The Senate’s cross-party support for Taiwan’s participation in international organizations with zero opposition is precisely a backlash against Chinese wolf-warrior diplomacy.
Chinese diplomats have long been notorious for their actions, which are done not only out of domestic propaganda purposes, but also for the sake of their own promotions in the bureaucratic hierarchy. These actions have long incurred the displeasure of the politicians and people in many countries. Another classic example was the Lithuanian government’s announcement that it would establish an office in Taiwan. The reasons behind the move included not only China’s failure to live up to its investment promises to Lithuania, but also Chinese diplomats’ interference in Lithuanians’ support for the anti-extradition movement and peaceful demonstrations in Hong Kong. A country that is unmistakably anti-Communist, Lithuania abhors Beijing’s behavior and has chosen to support Taiwan instead, which has similar values as well as industries that can mutually complement Lithuania’s.
However, it is important for the Taiwanese people to remember that the support of the international community is not a guarantee of Taiwan’s international participation. From the perspective of trade and globalization, China’s enormous market will be highly sought after by developed countries after the pandemic. The speech made by Antony Blinken at the G7 Foreign Ministers’ meeting, in which he said that the US did not pursue a cold war with China Cold War and would not demand its allies take sides, illustrates the limitations of the strength of democratic nations at the moment.
Furthermore, Taiwan’s participation in international organizations is not determined by democratic countries, but by one-country-one-vote. With China’s influence in international organizations, Taiwan’s road to return to international organizations on the strength of European and American support is still paved with difficulties.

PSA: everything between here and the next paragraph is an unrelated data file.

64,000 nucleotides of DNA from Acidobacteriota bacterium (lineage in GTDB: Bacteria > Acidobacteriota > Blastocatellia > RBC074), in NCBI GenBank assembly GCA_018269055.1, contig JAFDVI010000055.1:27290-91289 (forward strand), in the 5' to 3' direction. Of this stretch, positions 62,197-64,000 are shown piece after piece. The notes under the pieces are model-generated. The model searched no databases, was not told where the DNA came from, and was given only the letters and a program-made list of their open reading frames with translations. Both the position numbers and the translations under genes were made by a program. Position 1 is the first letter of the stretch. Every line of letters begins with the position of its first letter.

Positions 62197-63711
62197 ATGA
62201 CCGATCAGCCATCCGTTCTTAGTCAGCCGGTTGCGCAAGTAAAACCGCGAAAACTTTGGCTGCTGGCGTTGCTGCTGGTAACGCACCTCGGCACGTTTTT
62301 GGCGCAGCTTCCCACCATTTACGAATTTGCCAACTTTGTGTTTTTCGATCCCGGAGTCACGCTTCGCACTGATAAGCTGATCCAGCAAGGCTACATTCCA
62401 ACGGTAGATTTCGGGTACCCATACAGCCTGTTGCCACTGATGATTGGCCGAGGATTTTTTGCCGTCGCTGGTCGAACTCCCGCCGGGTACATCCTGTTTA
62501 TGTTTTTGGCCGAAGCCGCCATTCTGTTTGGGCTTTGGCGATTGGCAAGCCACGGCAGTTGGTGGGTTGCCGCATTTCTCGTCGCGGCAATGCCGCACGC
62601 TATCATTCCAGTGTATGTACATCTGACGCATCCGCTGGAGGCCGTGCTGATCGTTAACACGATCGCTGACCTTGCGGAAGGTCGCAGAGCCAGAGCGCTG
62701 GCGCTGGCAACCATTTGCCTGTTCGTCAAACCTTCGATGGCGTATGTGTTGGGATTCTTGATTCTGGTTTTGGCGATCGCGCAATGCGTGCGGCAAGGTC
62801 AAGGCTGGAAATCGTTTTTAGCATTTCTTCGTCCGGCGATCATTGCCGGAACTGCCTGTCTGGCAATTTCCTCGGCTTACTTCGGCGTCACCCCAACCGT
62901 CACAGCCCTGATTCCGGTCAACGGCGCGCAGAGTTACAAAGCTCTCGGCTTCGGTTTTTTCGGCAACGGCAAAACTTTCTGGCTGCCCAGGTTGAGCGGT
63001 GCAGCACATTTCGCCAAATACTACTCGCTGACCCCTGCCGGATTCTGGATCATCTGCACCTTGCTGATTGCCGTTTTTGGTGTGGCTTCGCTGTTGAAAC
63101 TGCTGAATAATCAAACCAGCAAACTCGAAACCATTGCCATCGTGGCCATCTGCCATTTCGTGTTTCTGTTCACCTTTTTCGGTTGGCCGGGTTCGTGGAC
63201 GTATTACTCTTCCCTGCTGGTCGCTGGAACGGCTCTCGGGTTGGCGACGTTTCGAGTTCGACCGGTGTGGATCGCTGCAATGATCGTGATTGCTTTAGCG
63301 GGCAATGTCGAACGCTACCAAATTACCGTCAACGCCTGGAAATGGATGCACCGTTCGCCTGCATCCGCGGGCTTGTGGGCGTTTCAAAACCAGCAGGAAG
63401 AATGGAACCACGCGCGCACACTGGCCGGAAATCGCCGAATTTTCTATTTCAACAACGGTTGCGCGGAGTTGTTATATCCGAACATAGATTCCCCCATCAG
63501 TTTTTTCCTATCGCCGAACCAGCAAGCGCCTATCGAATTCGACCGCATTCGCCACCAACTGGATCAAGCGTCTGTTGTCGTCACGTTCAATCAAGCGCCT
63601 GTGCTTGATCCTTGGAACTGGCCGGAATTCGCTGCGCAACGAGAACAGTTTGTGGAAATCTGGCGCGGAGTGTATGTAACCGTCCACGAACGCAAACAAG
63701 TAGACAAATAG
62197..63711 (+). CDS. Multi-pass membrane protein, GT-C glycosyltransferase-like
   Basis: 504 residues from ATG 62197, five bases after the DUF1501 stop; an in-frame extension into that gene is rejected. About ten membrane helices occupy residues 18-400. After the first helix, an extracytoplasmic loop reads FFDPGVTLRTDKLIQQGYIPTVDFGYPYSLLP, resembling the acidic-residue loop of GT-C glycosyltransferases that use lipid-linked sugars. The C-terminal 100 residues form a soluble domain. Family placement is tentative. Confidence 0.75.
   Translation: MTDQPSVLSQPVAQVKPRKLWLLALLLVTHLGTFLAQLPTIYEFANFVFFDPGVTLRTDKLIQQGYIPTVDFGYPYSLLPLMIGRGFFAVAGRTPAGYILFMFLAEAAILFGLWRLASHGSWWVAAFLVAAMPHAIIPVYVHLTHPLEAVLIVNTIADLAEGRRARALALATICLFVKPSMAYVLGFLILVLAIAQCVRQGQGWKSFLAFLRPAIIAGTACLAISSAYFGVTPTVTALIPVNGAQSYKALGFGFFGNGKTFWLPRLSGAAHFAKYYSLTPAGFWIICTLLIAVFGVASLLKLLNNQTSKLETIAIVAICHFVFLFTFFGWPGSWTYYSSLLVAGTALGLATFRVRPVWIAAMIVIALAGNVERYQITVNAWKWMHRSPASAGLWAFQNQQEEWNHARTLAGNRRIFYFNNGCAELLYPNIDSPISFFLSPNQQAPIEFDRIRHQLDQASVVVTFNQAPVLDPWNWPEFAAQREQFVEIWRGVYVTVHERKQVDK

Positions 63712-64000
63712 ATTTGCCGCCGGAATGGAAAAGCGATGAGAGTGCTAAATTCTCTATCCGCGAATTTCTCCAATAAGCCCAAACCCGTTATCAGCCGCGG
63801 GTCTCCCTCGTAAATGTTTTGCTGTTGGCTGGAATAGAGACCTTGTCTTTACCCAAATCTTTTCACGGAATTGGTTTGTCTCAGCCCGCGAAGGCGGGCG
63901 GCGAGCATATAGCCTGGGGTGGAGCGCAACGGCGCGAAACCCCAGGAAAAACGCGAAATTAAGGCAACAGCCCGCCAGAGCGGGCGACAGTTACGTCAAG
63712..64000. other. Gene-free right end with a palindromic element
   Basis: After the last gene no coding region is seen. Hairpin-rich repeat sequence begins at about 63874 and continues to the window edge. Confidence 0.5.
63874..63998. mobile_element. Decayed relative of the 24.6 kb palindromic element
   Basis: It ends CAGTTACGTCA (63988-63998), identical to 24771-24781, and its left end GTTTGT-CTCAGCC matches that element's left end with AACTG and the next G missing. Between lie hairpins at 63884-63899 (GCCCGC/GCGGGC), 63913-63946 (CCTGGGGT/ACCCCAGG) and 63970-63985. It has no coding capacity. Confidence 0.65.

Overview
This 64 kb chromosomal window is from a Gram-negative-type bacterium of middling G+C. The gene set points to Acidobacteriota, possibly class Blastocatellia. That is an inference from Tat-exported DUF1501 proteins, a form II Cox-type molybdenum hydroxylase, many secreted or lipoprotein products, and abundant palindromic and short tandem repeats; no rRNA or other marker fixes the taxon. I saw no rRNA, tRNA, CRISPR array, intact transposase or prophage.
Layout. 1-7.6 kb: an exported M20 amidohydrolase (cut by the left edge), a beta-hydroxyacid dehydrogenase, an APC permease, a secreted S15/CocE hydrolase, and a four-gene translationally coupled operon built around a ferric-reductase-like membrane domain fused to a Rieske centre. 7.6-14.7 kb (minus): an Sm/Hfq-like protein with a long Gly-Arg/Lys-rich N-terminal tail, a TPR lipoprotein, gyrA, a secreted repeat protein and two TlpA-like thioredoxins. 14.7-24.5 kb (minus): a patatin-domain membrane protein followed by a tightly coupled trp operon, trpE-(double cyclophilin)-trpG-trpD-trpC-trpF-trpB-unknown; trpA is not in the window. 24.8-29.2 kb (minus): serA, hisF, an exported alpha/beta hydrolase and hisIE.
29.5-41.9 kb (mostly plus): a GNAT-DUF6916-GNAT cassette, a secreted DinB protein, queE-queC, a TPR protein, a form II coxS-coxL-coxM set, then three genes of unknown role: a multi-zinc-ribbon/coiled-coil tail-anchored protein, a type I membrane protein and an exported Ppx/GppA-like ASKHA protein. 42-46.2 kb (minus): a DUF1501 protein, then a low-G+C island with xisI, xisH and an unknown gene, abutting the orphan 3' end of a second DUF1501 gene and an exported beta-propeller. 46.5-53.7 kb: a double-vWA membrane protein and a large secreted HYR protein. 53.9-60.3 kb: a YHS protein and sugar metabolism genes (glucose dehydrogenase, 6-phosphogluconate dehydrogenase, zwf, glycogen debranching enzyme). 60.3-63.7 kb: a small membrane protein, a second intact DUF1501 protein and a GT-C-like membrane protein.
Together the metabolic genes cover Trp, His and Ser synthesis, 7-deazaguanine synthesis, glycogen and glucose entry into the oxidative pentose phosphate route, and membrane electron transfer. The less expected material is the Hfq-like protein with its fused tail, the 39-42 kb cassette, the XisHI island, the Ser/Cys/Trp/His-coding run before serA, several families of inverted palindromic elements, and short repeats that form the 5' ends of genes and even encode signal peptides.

In all fairness to the international community, while in the past it turned a blind eye to Taiwan’s existence because of Beijing’s one-China principle, it is paying proper regard to Taiwan again due to China’s expansionist behavior and war wolf diplomacy. Contrasting the attitudes of Europe and the US with a cover story of The Economist, which describes Taiwan as the most dangerous place in the world, we can see the success of Beijing’s deception and intimidation strategy. As the willingness of the Taiwanese people to fight a war with China remains unclear and the US remains war-weary after the war on terrorism, the PLA’s attack on Taiwan seems possible.
Taiwan should throw off the shackles of protectionism and join CPTPP
But considering the major social, economic, and political crises within China and its neighboring countries’ repulsion of China’s expansionist behavior, we can see that a military attack on Taiwan will not solve the complex issues between the US, China and Taiwan, but will only cause democratic countries to further its containment of China, inflicting unbearable damage on China’s economy. Therefore, at a time when European and American countries have begun to help Taiwan return to the global arena in response to China’s wolf warrior diplomacy, we should remain calm and cautious and demonstrate our democratic resilience. We should also do away with protectionism and join the Comprehensive and Progressive Agreement for Trans-Pacific Partnership (CPTPP), which will be the foundation of our national security.
(Lin Tzu-li, Associate Professor of Department of Political Science, Tunghai University)